Peri-urban traditional agroforestry systems are considered a priority at an international level, as they serve as a link connecting cities and rural areas, providing local food and ecosystem services for people living in the cities. The mulberry-dykes and fishponds system (MFS), located near Huzhou city (Zhejiang province, China), also has a key role in protecting the city from floods, as it developed as a consequence of the ancient flood control system created to protect local cities and villages from recurring floods. This system is recognized for its sustainability and for the strong functional interlinkages between the different components (mulberry trees, fishes, silkworms) by the Food and Agriculture Organization (FAO), which included it into the Globally Important Agricultural Heritage Systems (GIAHS) Programme in 2017. The research intends to measure landscape transformation in the last 12 years and to evaluate the effectiveness of the inclusion into the GIAHS Programme for land use changes mitigation. In addition, an accurate discussion focusing on the analysis of local planning has been done to evaluate its capacity in protecting and valorizing the site. Results demonstrated that MFS has undergone major land use changes in the last years due to urban sprawl, the spread of solar panels (+7% in 2018–2021), and abandonment of the traditional mulberry-based system (−75% in 2009–2021). Other changes are related to the overall number of traditional fishponds (−81% in 2009–2018 and −33% in 2018–2021) and to their shape and size. Local planning tools are too sectorial, not enough integrated one another, and they do not consider the MFS as a single system. The study demonstrated that the inclusion in the GIAHS Programme is not sufficient itself to stop negative trends in the absence of adequate planning tools, even if it can contribute to slowing them down, but it would be crucial to integrate the GIAHS action plan and vision into local planning tools.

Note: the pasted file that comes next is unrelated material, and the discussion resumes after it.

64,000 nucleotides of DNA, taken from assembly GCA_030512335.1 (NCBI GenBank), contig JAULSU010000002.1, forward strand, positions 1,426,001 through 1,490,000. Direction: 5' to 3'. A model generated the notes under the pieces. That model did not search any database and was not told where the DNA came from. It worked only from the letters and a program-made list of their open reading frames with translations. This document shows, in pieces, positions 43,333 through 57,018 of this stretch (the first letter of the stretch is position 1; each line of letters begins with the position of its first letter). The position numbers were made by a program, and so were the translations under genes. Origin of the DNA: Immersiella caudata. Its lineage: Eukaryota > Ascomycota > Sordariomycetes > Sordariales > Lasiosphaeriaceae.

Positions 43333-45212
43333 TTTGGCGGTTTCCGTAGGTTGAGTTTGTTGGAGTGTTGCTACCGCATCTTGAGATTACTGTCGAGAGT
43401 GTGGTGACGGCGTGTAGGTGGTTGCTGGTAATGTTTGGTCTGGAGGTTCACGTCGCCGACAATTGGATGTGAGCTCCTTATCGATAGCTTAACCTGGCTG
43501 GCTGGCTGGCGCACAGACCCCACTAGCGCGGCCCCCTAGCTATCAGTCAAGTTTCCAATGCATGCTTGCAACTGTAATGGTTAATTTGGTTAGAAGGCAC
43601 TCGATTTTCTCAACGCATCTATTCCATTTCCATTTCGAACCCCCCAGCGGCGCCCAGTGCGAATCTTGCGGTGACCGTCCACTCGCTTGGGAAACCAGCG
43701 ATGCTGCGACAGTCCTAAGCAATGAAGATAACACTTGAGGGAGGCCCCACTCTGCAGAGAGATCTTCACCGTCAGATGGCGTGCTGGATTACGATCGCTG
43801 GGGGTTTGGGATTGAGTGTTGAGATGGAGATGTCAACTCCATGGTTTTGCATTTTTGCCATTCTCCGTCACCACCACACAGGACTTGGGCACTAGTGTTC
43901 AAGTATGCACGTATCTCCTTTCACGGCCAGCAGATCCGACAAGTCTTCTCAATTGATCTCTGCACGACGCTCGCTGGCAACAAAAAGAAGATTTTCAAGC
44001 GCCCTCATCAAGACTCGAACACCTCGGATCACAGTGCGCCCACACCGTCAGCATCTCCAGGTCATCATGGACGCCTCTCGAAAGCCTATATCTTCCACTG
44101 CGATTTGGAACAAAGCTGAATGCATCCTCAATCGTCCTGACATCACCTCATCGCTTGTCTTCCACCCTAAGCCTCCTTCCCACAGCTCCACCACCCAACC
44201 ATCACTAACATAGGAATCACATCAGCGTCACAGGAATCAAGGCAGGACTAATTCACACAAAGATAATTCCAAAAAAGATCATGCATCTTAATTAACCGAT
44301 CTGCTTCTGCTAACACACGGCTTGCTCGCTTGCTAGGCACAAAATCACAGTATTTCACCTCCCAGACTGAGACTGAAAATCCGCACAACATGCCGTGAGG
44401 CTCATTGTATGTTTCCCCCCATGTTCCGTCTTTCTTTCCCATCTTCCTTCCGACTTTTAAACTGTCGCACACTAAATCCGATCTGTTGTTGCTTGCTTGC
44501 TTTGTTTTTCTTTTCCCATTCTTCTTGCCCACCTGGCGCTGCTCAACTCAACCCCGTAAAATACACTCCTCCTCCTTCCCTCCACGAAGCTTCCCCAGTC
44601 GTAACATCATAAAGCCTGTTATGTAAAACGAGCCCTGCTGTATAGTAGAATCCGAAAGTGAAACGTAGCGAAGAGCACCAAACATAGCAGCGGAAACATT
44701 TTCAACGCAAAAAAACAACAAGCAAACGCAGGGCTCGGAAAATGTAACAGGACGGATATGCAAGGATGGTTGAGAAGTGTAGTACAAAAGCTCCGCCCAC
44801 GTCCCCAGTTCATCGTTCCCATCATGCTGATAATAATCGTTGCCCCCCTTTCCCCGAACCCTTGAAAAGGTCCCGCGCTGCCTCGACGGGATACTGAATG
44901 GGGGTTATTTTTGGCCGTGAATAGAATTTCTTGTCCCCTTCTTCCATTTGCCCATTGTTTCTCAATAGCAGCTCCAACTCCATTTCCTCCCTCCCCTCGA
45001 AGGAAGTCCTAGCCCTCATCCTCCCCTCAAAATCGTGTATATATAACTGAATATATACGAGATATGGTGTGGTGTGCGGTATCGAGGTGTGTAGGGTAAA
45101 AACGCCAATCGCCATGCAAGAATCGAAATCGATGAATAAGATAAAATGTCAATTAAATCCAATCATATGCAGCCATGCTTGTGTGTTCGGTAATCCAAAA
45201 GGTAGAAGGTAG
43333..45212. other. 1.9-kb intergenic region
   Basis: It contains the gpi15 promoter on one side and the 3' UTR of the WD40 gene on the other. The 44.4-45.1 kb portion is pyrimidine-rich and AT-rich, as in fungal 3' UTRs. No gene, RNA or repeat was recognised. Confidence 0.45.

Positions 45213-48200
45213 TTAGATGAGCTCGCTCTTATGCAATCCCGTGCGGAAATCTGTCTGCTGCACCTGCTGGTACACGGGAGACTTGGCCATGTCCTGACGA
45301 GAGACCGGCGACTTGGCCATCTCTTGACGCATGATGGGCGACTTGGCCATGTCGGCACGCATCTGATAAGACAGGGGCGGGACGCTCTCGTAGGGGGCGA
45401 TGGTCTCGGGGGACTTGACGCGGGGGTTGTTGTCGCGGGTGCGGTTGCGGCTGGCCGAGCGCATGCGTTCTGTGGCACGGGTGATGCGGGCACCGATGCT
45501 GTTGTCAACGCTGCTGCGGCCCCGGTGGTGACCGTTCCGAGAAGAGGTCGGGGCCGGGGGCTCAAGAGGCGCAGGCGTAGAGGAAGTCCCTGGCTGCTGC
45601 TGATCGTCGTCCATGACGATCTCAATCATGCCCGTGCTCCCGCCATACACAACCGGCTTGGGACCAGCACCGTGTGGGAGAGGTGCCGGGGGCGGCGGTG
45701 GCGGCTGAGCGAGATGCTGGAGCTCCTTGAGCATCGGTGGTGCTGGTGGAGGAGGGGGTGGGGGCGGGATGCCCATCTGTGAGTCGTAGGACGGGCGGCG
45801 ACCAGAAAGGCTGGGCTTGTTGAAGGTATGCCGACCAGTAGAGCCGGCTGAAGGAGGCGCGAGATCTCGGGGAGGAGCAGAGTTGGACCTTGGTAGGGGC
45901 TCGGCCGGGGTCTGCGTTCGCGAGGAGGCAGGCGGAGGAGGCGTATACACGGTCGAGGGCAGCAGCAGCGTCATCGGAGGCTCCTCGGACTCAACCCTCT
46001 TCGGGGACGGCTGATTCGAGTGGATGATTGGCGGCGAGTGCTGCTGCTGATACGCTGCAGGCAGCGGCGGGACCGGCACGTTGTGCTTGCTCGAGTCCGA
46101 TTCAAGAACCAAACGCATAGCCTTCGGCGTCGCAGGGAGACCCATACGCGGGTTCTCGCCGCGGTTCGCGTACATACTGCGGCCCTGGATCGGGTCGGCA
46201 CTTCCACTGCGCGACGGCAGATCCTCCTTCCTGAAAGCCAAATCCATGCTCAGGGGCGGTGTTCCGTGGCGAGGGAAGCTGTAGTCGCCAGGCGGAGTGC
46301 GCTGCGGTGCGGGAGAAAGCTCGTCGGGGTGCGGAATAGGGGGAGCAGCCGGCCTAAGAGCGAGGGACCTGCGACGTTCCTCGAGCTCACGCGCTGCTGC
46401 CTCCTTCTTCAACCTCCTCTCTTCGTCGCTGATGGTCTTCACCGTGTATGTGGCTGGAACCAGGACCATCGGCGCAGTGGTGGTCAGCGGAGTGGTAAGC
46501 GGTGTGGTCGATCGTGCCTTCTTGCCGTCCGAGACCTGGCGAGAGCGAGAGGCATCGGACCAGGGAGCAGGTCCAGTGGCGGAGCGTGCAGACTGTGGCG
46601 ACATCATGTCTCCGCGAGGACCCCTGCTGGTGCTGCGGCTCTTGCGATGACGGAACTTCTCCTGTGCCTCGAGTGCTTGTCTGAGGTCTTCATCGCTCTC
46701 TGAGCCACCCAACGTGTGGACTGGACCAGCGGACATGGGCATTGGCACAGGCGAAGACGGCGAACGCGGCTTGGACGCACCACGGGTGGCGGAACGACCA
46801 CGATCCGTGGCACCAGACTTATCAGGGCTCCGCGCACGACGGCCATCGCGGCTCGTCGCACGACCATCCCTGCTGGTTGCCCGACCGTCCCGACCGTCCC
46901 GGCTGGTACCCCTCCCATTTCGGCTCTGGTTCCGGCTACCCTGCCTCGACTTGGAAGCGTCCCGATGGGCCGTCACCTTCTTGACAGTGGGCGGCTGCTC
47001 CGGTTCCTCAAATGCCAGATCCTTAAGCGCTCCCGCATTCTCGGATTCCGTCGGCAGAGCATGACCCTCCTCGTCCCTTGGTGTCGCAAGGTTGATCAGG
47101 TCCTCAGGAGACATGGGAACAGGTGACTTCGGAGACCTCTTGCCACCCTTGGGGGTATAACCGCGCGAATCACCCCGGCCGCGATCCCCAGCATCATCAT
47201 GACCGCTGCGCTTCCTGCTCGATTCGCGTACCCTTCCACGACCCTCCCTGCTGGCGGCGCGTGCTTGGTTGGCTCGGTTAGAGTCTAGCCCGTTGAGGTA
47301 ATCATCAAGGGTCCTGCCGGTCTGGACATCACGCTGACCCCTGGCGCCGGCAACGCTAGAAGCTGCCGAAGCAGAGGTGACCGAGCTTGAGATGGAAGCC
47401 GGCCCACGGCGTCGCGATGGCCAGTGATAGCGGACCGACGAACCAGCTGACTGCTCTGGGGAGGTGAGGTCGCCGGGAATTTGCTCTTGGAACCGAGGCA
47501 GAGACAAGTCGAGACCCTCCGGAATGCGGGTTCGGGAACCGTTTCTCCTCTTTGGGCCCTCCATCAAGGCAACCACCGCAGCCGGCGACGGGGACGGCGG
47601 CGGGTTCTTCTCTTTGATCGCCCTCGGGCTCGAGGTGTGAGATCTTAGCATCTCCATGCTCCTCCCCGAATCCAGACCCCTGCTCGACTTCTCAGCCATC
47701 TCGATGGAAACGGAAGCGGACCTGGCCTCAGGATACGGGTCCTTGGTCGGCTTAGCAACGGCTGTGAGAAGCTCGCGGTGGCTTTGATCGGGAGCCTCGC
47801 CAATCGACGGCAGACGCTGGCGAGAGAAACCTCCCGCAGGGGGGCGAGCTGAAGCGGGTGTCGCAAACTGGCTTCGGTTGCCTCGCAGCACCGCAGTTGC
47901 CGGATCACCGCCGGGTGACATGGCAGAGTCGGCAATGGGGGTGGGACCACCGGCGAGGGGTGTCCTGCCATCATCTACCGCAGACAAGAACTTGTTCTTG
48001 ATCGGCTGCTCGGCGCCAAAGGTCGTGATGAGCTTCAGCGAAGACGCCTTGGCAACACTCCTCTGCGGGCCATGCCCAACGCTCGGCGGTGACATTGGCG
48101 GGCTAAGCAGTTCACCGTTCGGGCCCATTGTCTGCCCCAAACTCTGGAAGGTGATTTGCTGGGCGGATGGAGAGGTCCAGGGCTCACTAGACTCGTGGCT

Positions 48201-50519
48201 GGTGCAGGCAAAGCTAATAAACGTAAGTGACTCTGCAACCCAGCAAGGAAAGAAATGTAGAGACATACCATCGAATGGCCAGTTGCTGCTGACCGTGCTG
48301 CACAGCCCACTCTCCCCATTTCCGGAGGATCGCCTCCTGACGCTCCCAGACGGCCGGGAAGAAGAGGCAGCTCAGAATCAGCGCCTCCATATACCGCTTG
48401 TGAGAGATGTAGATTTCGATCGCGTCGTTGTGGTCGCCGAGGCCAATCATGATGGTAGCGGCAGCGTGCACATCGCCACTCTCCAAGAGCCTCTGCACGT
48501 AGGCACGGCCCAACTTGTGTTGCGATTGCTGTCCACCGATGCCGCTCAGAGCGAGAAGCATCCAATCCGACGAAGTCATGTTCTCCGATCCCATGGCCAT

From Flood Control System to Agroforestry Heritage System: Past, Present and Future of the Mulberry-Dykes and Fishponds System of Huzhou City, China / Santoro A.; Yu Q.; Piras F.; Fiore B.; Bazzurro A.; Agnoletti M.. - In: LAND. - ISSN 2073-445X. - ELETTRONICO. - 11:(2022), pp. 1920.0-1920.0. [10.3390/land11111920]

From Flood Control System to Agroforestry Heritage System: Past, Present and Future of the Mulberry-Dykes and Fishponds System of Huzhou City, China

Santoro A.
Conceptualization
;
Piras F.
Methodology
;
Fiore B.
Writing – Review & Editing
;
Bazzurro A.
Writing – Review & Editing
;
Agnoletti M.
Supervision
2022

Abstract

Peri-urban traditional agroforestry systems are considered a priority at an international level, as they serve as a link connecting cities and rural areas, providing local food and ecosystem services for people living in the cities. The mulberry-dykes and fishponds system (MFS), located near Huzhou city (Zhejiang province, China), also has a key role in protecting the city from floods, as it developed as a consequence of the ancient flood control system created to protect local cities and villages from recurring floods. This system is recognized for its sustainability and for the strong functional interlinkages between the different components (mulberry trees, fishes, silkworms) by the Food and Agriculture Organization (FAO), which included it into the Globally Important Agricultural Heritage Systems (GIAHS) Programme in 2017. The research intends to measure landscape transformation in the last 12 years and to evaluate the effectiveness of the inclusion into the GIAHS Programme for land use changes mitigation. In addition, an accurate discussion focusing on the analysis of local planning has been done to evaluate its capacity in protecting and valorizing the site. Results demonstrated that MFS has undergone major land use changes in the last years due to urban sprawl, the spread of solar panels (+7% in 2018–2021), and abandonment of the traditional mulberry-based system (−75% in 2009–2021). Other changes are related to the overall number of traditional fishponds (−81% in 2009–2018 and −33% in 2018–2021) and to their shape and size. Local planning tools are too sectorial, not enough integrated one another, and they do not consider the MFS as a single system. The study demonstrated that the inclusion in the GIAHS Programme is not sufficient itself to stop negative trends in the absence of adequate planning tools, even if it can contribute to slowing them down, but it would be crucial to integrate the GIAHS action plan and vision into local planning tools.
2022
11
0
0
Santoro A.; Yu Q.; Piras F.; Fiore B.; Bazzurro A.; Agnoletti M.
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Utilizza questo identificatore per citare o creare un link a questa risorsa: https://hdl.handle.net/2158/1293219
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